There are various tricks a director can use to keep an audience on edge during the bits of a movie when nothing genuinely scary is going on. A favourite one is this. Character X is wandering round alone and gets a terrible fright when they meet someone unexpectedly. Stick a sudden loud discordant chord onto the soundtrack and you give the audience a fright too. But then it turns out only to be Character Y and nothing to be frightened of. Many horror films have been known to use this little tease to make us jump. Jamie Blanks, the director of this film uses it very early on. And then he uses it again. And again. And again.Read more ›
I've definitely seen worse thrillers, so this one isn't the dud some critics assert.
Most recent customer reviews
Excellent quality, shipped in half the time it said it would and was packaged safe and secure. Would definitely buy from this seller again.Published on Oct. 14 2011 by Heidi Leigh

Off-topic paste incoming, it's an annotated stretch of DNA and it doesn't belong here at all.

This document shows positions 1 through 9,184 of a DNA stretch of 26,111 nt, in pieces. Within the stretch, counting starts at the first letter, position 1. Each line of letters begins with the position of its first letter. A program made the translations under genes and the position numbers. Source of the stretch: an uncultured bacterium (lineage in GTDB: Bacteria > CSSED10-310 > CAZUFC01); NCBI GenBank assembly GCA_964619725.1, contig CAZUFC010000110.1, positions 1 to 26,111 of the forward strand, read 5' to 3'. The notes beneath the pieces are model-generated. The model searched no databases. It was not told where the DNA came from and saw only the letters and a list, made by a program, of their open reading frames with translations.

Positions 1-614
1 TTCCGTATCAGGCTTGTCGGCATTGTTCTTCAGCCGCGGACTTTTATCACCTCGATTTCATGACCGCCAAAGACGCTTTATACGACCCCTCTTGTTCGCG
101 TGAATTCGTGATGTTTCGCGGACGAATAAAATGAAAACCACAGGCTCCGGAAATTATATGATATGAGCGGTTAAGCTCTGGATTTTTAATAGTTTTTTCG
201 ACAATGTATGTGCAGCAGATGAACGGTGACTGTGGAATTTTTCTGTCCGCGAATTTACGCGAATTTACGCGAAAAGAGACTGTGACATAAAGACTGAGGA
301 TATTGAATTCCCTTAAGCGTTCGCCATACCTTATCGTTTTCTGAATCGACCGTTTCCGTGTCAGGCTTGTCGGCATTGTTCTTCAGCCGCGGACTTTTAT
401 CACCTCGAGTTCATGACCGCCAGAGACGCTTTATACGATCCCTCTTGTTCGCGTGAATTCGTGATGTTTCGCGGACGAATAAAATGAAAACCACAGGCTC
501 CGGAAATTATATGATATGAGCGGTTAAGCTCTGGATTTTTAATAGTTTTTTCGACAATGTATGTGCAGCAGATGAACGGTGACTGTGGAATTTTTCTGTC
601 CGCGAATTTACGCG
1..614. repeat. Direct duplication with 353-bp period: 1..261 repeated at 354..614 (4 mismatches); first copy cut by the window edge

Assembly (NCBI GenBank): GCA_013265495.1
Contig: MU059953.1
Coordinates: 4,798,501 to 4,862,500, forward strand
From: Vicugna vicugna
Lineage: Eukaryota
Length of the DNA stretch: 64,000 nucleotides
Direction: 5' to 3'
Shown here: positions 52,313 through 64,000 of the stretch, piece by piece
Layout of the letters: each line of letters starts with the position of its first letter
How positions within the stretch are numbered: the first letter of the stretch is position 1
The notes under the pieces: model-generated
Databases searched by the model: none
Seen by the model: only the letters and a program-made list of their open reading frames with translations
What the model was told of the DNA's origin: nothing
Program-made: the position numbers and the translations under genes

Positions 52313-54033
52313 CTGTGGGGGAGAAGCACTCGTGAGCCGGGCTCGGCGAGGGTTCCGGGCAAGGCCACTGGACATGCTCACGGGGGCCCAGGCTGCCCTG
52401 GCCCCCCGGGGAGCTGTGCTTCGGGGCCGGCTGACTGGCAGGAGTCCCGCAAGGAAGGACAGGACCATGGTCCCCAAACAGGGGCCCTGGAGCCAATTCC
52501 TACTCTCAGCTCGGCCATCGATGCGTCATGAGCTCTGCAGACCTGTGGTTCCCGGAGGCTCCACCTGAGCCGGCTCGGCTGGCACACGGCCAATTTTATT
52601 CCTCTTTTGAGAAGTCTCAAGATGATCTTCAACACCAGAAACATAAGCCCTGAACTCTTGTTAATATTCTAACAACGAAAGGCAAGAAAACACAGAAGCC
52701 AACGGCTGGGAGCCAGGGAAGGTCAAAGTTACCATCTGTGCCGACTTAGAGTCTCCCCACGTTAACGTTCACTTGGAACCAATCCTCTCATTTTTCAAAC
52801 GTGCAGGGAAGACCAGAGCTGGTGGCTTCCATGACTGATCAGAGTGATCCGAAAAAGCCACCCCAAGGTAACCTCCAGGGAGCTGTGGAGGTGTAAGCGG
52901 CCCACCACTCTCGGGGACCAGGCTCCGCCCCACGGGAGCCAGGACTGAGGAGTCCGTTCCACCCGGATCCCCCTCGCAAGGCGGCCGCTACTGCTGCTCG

I only watched this movie because Jared Leto was in it, I was surprised. I mean, I figured he was the main character, and he was hardly in it! The acting is really good though! Read morePublished on March 29 2006
this was cool. a killer hackin off people by urban legends..........how original. great slasher movie one of the better ones. and tara reid in it!!!!!Published on July 8 2004
I saw this movie on TV the other day and, honestly, the movie has potential to be a kinda good scary movie but the low mentality of these students that we were supposed to believe... Read morePublished on June 12 2004
The string of teen horror flicks was revived with the wonderful Scream. It was then followed up with I Know What You Did Last Summer. Then along comes Urban Legend. Read morePublished on April 28 2004 by Ryne Williams
Urban Legend is probably the best teen slasher flick since the early 80's. I know that's not saying much but the acting was surprisingly good in this film. Read morePublished on Jan. 20 2004